Science, Democracy, and the American University
by Andrew Jewett
413 pages. Cambridge University Press, 2012.
In Science, Democracy, and the American University: From the Civil War to the Cold War, Andrew Jewett has written an unusual and provocative work of American intellectual history. It is unusual, especially for a first book, because of its length (402 pages) and extraordinary scope. Indeed, it has many features of a synthesis, particularly that much of its work is reinterpretation from secondary sources rather than presenting new material from archives. It is provocative because it addresses so many central issues in American intellectual history and often suggests new ways of understanding them. It is also a pleasure to read because the prose flows so well and the organization is outstanding.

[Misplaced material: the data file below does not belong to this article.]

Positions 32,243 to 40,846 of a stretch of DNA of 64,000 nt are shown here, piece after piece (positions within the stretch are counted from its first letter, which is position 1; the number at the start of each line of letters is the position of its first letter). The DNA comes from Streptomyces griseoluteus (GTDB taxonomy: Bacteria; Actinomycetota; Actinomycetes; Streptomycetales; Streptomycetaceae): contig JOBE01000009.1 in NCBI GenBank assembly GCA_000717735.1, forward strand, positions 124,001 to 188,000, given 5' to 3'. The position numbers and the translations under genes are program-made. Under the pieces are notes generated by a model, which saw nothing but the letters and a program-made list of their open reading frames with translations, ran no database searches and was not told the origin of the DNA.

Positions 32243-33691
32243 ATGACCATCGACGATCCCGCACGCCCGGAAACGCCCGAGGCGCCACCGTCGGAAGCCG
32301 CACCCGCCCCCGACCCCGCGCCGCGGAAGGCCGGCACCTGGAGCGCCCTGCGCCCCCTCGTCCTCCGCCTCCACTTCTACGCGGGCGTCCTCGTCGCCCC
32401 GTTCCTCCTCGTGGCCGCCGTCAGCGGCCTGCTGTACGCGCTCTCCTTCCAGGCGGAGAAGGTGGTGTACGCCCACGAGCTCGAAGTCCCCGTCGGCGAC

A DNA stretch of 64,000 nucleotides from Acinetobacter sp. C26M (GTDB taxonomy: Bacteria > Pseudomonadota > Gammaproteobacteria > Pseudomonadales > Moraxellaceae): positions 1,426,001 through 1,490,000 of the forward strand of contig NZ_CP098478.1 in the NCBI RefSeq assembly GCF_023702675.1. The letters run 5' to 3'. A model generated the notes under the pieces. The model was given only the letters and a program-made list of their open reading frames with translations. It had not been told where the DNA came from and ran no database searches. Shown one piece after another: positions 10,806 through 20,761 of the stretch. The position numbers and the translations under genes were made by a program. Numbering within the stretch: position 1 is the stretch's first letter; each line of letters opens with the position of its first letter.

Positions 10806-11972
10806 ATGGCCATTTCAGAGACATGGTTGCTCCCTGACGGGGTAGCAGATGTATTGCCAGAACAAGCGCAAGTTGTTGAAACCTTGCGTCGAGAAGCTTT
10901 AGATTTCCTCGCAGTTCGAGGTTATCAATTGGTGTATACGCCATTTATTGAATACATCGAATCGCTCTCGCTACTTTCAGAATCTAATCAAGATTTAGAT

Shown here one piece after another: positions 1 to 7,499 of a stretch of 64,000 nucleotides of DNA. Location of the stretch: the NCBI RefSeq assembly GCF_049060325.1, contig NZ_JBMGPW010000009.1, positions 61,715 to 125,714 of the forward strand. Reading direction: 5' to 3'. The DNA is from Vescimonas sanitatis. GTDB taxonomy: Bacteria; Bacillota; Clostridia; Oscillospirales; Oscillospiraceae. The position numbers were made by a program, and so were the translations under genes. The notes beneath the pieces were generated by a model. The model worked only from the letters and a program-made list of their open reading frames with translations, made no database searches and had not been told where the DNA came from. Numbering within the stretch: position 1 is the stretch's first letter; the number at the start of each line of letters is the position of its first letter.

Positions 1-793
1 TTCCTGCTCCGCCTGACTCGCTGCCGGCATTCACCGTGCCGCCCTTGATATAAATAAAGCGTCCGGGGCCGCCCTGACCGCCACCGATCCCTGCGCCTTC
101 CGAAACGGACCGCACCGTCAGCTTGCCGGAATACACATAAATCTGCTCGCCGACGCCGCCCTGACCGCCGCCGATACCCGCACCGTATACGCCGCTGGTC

Jewett’s aim is to recover and rehabilitate both a mode of thinking, which he calls “scientific democracy,” and its practitioners, who he dubs “scientific democrats.” John Dewey, whose likeness dominates the dust jacket, was the central figure in this movement. Jewett argues that scientific democracy arose in the late nineteenth century and “strongly conditioned the rise of the scientific disciplines and the modern research universities” (3), where it became institutionalized. It then flourished in the early twentieth century. Jewett describes several varieties of scientific democracy, but their shared core was the belief that science could provide ethical foundations for democracy by shaping citizens’ “moral character, normative commitments, and discursive practices.” Science thus “promised thoroughgoing cultural change” and “even a comprehensive way of life.” (10) It “found its highest purpose in changing the normative commitments of the American people.” (8)